While backers of this bill claim to have added “clarifying language” to resolve concerns, no such thing has been done. There is no language that can clarify or fix the idea of the federal government imposing its view of tort reform on the states. Tort law and tort reform have always been a matter of state law. Different states have different tort laws. That is how it has always been. When students study tort law in law school, they learn that the law varies from state to state which is why sometimes the real battle is which state has jurisdiction. The Constitution envisioned that the states would have different laws. Moreover, the Constitution never envisioned that Congress would require that the states adopt a new federalized tort law approach.
Arguing that tort reform will save money is an argument that should be made to the state legislature, not to Congress. Just as state legislatures lack the authority to ratify treaties, Congress lacks the authority to impose tort reform measures on the states. Treaties are a matter for the federal government, not the states. And tort law is a matter for the states, not the federal government. This is Constitutional Law 101. The Senate should reject this creeping and massive intrusion of federal laws into matters that are reserved in the Constitution to the states.
Here is the text of the letter:
Dear Mr. Speaker:
Despite promises by House leaders to include “clarifying language” to address concerns that it would undermine the freedoms of states and their citizens, the proposed “medical malpractice reform” bill (H.R. 1215) now once again making its way before the full body remains a premier example of constitutional malpractice.
The reason: there is fundamentally no “clarifying language” that would reconcile a sweeping effort to federalize tort law with our system of federalism, which reserves that province solely to the states.
As we underscored in our previous letter to you on HR 1215, the clear intent of the Founders was to promote, not prevent, the kind of diverse perspectives and approaches with which nearly all of the states have spoken on this issue, in what they view to be the best interests of their citizens. [In fact, the legislation would go so far as to pre-empt several state constitutional amendments, the strongest and clearest legislative expression of the people’s will at the state level.]
While it is urged upon organizations such as ours, and our members, that “reining in” expensive malpractice – and, in the case of this legislation, product liability – awards is a “conservative” position, the pre-eminent conservative principle is to rein in the power of an avowedly all-knowing and increasingly all- encompassing national government.
Regardless of the potential cost savings claimed for medical malpractice reform, the costs to freedom – and the spirit of innovation and regional diversity – of the creeping and, more recently, massive intrusion of federal laws and regulation on state prerogatives, especially in the health care arena, are far higher.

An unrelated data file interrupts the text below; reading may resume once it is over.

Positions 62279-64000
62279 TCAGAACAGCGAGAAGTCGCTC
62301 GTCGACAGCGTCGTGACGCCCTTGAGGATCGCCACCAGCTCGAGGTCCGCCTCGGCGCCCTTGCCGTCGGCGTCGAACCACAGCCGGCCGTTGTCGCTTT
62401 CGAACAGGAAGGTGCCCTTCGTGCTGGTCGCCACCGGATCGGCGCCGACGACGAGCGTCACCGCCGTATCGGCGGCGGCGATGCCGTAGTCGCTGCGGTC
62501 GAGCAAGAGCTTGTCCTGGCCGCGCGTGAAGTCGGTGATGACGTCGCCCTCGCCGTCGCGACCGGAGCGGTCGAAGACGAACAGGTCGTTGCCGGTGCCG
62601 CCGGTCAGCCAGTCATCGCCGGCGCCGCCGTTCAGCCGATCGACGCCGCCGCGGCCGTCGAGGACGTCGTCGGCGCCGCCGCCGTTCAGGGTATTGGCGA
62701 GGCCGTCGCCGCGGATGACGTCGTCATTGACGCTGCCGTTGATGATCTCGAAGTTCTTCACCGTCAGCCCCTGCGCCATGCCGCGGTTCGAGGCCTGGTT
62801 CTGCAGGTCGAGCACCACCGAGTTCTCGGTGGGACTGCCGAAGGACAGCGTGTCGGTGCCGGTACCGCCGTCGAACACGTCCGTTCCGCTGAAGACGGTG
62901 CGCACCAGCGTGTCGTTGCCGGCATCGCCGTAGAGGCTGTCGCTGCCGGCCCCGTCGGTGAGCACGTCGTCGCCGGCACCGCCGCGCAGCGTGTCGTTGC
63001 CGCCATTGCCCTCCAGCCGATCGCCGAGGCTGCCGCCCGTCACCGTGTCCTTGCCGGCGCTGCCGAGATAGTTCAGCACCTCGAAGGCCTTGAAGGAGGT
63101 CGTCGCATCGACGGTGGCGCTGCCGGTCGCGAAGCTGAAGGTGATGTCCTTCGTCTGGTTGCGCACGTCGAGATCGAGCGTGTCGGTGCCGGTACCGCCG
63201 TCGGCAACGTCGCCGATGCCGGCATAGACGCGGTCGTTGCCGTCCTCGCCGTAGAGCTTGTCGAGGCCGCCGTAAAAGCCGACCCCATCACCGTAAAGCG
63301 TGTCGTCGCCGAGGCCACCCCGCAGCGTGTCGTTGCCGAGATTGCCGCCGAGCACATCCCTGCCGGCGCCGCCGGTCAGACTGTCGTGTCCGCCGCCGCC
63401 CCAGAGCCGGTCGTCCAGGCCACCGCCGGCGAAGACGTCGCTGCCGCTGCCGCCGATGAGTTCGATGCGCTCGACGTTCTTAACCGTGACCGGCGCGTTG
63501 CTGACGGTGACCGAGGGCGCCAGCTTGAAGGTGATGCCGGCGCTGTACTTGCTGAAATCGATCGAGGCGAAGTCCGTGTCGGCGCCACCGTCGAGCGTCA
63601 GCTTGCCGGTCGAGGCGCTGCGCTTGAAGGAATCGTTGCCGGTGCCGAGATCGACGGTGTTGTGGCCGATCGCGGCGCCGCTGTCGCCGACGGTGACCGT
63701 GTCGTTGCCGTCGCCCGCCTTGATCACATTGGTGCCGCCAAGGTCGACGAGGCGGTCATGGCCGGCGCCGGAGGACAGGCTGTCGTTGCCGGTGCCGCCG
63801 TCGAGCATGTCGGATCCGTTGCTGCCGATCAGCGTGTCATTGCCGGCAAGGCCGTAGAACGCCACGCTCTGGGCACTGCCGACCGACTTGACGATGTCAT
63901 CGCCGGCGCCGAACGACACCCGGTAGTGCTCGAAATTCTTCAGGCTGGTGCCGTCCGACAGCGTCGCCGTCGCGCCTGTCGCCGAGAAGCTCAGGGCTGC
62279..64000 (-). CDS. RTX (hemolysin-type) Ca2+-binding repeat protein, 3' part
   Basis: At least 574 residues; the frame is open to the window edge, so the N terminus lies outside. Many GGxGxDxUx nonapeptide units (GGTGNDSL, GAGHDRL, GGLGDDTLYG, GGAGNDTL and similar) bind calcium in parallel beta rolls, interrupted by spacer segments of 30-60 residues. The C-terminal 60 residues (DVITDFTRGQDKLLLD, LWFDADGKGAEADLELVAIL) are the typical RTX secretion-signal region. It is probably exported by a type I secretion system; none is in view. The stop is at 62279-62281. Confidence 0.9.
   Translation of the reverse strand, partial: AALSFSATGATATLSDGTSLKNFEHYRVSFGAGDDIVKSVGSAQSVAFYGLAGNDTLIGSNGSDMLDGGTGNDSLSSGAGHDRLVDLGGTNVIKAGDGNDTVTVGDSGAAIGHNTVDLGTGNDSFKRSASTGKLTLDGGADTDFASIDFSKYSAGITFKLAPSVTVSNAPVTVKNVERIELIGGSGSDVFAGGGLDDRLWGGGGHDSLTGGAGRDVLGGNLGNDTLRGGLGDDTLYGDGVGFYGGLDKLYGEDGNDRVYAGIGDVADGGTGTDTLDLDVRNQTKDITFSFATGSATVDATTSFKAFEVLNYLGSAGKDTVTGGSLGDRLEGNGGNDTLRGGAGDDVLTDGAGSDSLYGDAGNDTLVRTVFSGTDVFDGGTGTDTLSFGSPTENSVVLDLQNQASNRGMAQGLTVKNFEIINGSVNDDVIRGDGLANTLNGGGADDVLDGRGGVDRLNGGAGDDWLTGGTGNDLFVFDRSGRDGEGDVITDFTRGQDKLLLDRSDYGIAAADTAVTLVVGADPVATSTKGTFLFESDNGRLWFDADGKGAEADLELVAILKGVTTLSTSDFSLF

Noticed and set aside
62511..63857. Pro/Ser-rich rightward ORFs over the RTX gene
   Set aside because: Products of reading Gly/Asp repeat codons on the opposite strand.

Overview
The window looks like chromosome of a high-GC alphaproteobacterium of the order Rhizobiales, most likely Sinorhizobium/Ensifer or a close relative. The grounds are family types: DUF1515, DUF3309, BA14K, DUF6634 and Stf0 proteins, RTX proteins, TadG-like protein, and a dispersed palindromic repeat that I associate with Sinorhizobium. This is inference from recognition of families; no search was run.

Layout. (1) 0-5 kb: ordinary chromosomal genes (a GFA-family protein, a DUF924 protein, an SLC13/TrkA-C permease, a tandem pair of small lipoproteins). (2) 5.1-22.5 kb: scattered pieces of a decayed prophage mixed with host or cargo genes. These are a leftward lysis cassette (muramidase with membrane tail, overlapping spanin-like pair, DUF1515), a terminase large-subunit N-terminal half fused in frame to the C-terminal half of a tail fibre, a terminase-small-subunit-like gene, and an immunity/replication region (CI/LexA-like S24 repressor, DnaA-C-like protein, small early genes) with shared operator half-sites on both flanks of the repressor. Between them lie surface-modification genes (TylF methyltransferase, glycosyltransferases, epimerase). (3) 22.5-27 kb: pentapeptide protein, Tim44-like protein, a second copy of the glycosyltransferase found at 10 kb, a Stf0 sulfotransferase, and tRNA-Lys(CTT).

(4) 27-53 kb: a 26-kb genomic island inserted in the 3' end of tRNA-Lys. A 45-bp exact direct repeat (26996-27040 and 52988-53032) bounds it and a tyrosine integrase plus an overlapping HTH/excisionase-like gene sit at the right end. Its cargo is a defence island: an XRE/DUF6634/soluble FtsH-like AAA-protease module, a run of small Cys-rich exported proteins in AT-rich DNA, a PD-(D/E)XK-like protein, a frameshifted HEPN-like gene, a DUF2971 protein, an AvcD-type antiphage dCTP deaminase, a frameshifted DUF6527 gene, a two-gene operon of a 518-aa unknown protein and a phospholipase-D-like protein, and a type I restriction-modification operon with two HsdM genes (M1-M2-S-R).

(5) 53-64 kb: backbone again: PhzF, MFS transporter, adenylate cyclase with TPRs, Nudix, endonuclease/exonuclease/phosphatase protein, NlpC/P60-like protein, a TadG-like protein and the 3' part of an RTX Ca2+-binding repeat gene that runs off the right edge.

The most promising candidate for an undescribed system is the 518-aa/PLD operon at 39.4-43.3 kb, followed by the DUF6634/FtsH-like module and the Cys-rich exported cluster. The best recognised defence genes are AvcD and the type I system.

Conservatives rightly pointed out the corrosive and dampening effect of the expansion of federal power when it occurred in the context of Obamacare, and we should be equally concerned when it is proposed as part of a broader effort to roll back that legislative scheme. It will never be acceptable to substitute unconstitutional Democratic-sponsored legislative mandates with Republican ones.
Given its continued encroachment on the rights and privileges of states and their citizens, the undersigned organizations continue our vigorous opposition to H.R. 1215 and ask that the Republican leadership withdraw it from consideration, this time permanently.
Frontiers of Freedom
Edwin “Ed” Meese III
American Future Fund
The Institute for Policy Innovation
Let Freedom Ring
The Hispanic Leadership Fund
The Taxpayers Protection Alliance
The Institute for Liberty
Consumer Action for a Strong Economy
By Mollie Hemingway • The Federalist
The media’s big problem right now is that everyone in the country knows how they’d be covering yesterday’s shooting if the parties were reversed.
Progressive Democratic activist James Hodgkinson spent years on social media and in local and national politics focusing on his hatred of Republican politicians. On Wednesday, he went after a group of Republican politicians as they practiced baseball in the early morning, shooting a member of the Republican leadership, two capitol police, a legislative aide, and a lobbyist. Rep. Steve Scalise remains in critical condition.
Hodgkinson’s social media trail and the accounts of neighbors leave no question that the man was politically engaged, aligned with progressives, and upset with Republicans.
Some media coverage of the incident has been fine, if restrained. The media have not chosen to make this shooting a referendum on leftist political violence, on the use of extreme rhetoric and conspiracy theorizing by major mainstream media, on the dangers of the resistance movement. There has been no rush to introspection. Continue reading